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El Malpais National Conservation Area

BLM Public Land
Pinyon- and juniper-studded sandstone soars into La Ventana, a high natural arch within the El Malpais National Conservation Area. –

ADA Accessibility Notes

El Malpais Ranger Station and restroom facilities throughout the National Conservation Area and National Monument are accessible. The view point trail to La Ventana Natural Arch is accessible and one picnic table at the Narrows Picnic Area will accommodate wheelchairs, but access is on packed dirt. In the monument, a portion of the Sandstone Bluffs Overlook is wheelchair accessible.

El Malpais, (pronounced “Mall-pie-ees”), “the badlands” in Spanish, aptly describes the tens of thousands of acres of craggy lava flows, some up to 800,000 years old, that cover much of the 263,000-acre El Malpais National Conservation Area. The black basalt, far from lifeless, has been reinvaded by ponderosa pine and pinyon and juniper trees, as well as by various grasses and shrubs. This sparsely-vegetated, rocky terrain provides habitat for reptiles, small mammals, birds (including hawks and eagles), and coyotes. Two wilderness areas, West Malpais and Cebolla, encompass almost 100,000 acres. West Malpais Wilderness Area includes Hole-in-the-Wall, a large expanse of grasslands underlain by 700,000-year-old lava and surrounded by younger lava flows. Cebolla Wilderness Area is dotted with historic homesteads and archaeological sites that provide connections to the past.

The El Malpais National Conservation Area was established in 1987 and is managed by the Bureau of Land Management. El Malpais NCA was established to protect nationally significant geological, archaeological, ecological, cultural, scenic, scientific, and wilderness resources surrounding the Grants Lava Flows. The adjoining El Malpais National Monument was also established at the same time and is managed by the National Park Service.

In addition to the two wilderness areas, the NCA includes dramatic sandstone cliffs, canyons, La Ventana Natural Arch, the Chain of Craters Back Country Byway and the Narrows Picnic Area. There are many opportunities for photography, hiking, camping and wildlife viewing within this unique NCA.

For more than 10,000 years people have interacted with the El Malpais landscape. Historic and prehistoric sites provide connections to past times. More than mere artifacts, these cultural resources are kept alive by the spiritual and physical presence of contemporary Indian groups, including the Puebloan peoples of Acoma, Laguna and Zuni, and the Ramah Navajo. These tribes continue their ancestral uses of El Malpais including gathering plant materials, paying respect, and renewing ties.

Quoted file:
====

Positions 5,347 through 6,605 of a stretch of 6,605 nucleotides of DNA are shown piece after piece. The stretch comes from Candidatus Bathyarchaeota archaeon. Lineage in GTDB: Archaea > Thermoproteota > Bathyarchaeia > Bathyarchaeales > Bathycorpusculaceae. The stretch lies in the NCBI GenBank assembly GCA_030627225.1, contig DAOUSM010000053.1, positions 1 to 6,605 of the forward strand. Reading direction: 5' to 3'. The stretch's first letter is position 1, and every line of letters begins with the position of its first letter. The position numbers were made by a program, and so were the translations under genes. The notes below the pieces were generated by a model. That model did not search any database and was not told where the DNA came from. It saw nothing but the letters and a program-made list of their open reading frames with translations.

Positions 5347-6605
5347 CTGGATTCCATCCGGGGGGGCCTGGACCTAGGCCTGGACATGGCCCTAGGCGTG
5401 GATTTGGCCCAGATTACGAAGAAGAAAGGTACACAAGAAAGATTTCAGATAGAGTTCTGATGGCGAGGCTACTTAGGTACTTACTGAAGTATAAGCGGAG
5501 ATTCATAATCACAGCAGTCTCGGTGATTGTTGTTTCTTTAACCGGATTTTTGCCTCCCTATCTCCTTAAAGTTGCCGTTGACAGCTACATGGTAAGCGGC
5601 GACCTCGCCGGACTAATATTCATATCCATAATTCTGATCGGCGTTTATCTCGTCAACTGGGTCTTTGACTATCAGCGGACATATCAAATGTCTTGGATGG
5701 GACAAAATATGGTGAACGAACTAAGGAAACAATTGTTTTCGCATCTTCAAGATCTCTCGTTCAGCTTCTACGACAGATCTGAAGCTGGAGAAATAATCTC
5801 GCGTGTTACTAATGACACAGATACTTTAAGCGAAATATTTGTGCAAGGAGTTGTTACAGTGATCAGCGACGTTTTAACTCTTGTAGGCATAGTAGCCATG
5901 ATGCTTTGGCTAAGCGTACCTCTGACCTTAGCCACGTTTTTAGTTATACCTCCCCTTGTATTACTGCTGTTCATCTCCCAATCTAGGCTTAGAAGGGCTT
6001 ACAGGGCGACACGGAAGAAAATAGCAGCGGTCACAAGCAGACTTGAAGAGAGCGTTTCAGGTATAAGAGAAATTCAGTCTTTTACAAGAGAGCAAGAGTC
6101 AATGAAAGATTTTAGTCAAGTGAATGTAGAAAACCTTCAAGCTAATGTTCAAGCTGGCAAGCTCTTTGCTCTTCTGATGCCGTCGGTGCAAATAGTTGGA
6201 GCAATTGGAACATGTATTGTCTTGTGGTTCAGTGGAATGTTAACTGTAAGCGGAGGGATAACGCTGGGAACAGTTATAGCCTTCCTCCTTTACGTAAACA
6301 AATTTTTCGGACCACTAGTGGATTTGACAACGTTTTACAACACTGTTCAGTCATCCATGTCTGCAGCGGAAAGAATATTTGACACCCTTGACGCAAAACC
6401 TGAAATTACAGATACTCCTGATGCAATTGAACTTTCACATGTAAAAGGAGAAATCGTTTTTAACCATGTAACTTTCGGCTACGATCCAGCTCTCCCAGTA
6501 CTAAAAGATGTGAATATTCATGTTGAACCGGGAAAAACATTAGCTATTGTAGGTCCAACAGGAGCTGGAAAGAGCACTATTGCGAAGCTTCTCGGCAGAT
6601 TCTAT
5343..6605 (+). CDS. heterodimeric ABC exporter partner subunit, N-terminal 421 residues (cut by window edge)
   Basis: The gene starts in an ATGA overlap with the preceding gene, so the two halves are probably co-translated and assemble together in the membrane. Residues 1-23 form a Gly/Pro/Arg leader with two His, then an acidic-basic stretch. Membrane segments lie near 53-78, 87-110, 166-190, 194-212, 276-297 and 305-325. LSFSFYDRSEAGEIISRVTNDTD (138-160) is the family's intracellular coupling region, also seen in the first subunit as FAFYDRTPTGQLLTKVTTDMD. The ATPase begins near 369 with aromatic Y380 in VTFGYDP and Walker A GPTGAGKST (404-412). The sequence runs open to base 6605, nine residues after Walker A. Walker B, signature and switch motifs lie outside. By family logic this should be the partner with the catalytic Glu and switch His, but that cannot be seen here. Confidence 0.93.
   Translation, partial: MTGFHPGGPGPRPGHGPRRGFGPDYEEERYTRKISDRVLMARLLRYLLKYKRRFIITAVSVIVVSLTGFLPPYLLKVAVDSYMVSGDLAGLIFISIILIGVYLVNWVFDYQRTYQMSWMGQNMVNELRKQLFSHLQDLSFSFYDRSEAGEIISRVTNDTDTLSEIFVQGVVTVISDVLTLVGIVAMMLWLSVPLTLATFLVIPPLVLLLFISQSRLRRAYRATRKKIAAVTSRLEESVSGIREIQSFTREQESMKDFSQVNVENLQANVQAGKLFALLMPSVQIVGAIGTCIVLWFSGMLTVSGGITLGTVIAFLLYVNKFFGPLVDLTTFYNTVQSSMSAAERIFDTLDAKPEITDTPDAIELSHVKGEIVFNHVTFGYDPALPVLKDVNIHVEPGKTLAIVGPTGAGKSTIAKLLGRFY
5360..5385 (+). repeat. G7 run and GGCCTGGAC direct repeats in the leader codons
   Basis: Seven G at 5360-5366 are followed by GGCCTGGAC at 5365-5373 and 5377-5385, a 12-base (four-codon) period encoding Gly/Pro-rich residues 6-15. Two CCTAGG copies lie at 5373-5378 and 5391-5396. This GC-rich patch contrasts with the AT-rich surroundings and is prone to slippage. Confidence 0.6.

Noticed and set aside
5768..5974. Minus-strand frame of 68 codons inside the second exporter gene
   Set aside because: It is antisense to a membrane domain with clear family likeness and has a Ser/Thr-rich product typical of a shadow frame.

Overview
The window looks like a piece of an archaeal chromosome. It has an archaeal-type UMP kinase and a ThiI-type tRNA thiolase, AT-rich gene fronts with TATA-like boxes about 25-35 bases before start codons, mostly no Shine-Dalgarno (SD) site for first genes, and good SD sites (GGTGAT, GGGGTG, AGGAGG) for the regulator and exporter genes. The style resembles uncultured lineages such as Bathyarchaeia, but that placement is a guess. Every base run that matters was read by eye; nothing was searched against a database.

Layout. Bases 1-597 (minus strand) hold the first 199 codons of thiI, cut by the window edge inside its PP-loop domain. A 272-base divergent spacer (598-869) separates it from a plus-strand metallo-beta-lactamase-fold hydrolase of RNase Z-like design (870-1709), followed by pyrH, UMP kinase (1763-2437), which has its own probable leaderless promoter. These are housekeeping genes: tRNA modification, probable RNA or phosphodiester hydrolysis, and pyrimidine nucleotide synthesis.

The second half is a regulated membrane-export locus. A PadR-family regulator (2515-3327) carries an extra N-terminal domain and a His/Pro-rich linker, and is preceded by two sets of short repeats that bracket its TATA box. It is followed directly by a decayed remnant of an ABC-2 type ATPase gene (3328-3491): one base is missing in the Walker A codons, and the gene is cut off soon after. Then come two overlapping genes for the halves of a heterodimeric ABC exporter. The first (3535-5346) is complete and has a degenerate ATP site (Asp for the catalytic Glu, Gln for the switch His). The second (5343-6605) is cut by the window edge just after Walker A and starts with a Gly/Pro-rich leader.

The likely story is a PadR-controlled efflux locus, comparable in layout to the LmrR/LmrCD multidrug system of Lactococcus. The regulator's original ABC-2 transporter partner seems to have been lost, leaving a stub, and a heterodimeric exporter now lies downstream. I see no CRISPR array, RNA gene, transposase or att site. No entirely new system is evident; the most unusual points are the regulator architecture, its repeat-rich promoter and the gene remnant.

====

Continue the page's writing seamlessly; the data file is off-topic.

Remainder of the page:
Pet Friendly Notes

Pets are allowed in the NCA but must be kept under control at all times. Pets are not permitted on nature hikes, in caves, or near cultural and historical sites. Animals that are trained to assist handicapped persons are the exception to this rule. Please keep plenty of water on hand for you and your pet as water sources are limited. Please respect wildlife at all times.

Recreational Opportunities

  • Guided Programs
    Ranger guided walks and other activities are offered throughout the NCA. Schedules of activities can be found at the Northwest New Mexico Visitor Center located in Grants, the BLM Ranger Station located on NM 117, or the National Park Service Information Center located off Highway 53. Also, rangers can provide natural and cultural history talks for organized groups. Please contact BLM in advance to make arrangements. Education groups are welcome and activities can be conducted with school groups if arrangements are made in advance.
  • Picnicking
    The Narrows Picnic Area has five picnic table sites (one of which is accessible via hard pack dirt by wheelchairs) and two vault toilets. At Sandstone Bluffs Overlook, a picnic table and a vault toilet are available. Each visitor center also has one picnic table, water, and restrooms. La Ventana Natural Arch also has a picnic table and two vault toilets.
  • Camping
    El Malpais, NCA offers free, primitive camping at the Joe Skeen Campground (11 miles south on 117, from exit 89 on I-40 and 2 miles south of the BLM Ranger Station). The Joe Skeen campground offers 10 campsites with picnic tables and a vault toilet. The National Park Service also allows primitive camping, but a free permit is required. This can be obtained at El Malpais Information Center on NM 53. There are private developed campgrounds in Grants and near El Morro. The US Forest Service, Mt Taylor Ranger District, operates several campground in the Grants, NM area.
  • Bicycles
    Mountain bikes are permitted on any of the backcountry roads, however, like motorized vehicles, mechanical bikes or equipment are prohibited from wilderness areas.
  • Trails
    Trails Brochure
    Designated trails and routes will help you explore the varied landscapes of El Malpais. Ask at either visitor center for information on these trails: La Ventana Natural Arch Trail, Narrows Rim Trail, Acoma-Zuni Trail, Lava Falls Trail, Cerro Americano Trail, The Continental Divide Trail, Hole-in-the-Wall Trail, Bat Cave Trail, Big Tubes Trail, Braided Cave Trail, or the Ranger Station Nature Trail. Many other opportunities exist to hike to areas or locations that have no trails or along roads that are no longer used ask at El Malpais Ranger Station for suggestions.
  • Horseback riding
    There are numerous places for travel by horse or other stock animal. Contact staff at the visitor center for more information.


Seasons Accessible

The area is open all year, but summer daytime temperatures can be high. July, August, and the first part of September receive the most rainfall and roads may be impassable at times. The best time to visit is during the autumn months.